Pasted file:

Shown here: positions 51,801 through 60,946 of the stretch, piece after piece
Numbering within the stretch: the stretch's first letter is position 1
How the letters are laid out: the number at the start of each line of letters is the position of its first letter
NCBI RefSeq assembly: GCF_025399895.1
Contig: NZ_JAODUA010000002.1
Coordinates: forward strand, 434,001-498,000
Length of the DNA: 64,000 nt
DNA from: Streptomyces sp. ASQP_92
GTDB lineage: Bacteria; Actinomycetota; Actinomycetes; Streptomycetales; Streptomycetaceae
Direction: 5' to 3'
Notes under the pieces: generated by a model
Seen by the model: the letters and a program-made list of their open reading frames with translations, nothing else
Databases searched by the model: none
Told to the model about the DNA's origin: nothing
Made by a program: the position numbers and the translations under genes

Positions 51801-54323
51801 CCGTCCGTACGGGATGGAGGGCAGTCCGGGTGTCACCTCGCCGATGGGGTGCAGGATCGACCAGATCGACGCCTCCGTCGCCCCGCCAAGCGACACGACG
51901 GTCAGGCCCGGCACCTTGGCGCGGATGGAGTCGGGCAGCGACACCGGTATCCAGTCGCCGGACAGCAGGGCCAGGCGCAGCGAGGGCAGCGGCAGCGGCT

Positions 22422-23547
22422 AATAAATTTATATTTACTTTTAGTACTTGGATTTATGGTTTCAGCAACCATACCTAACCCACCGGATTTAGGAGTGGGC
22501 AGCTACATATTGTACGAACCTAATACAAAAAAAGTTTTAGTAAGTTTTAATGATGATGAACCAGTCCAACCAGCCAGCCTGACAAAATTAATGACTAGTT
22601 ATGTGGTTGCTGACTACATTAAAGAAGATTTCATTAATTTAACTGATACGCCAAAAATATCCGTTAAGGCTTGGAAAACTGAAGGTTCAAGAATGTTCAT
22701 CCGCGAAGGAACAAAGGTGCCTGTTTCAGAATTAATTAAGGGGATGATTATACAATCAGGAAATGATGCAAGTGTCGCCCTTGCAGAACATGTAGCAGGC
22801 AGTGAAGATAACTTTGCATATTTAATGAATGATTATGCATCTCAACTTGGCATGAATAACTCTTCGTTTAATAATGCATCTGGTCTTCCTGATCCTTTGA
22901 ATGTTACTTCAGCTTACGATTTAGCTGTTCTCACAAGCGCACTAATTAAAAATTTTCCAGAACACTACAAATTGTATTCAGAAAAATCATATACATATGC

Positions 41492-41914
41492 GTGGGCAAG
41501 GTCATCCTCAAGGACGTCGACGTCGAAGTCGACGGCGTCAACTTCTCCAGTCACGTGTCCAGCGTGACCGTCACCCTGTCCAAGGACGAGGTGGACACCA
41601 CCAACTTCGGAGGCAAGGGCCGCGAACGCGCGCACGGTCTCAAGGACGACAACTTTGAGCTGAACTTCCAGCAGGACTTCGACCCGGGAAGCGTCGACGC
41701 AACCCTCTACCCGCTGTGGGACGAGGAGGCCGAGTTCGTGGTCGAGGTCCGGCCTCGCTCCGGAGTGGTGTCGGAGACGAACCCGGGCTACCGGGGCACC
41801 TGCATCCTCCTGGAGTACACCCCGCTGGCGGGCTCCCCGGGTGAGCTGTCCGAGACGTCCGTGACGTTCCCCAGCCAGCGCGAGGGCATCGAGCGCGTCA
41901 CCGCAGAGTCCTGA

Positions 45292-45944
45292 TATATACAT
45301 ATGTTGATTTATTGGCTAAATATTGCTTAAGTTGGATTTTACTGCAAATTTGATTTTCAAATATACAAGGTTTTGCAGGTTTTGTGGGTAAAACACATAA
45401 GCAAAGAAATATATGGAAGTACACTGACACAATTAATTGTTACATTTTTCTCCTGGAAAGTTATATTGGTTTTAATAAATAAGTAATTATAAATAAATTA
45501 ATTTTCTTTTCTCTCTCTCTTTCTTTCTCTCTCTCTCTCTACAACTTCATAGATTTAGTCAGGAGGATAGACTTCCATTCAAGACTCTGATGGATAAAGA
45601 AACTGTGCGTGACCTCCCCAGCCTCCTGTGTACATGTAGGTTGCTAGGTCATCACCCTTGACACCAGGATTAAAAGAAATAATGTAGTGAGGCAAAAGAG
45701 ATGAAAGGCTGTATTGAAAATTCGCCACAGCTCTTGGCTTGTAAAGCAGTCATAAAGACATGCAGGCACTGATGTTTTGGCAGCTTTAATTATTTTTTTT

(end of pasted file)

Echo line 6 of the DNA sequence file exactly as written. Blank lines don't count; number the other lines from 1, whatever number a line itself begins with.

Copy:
Coordinates: forward strand, 434,001-498,000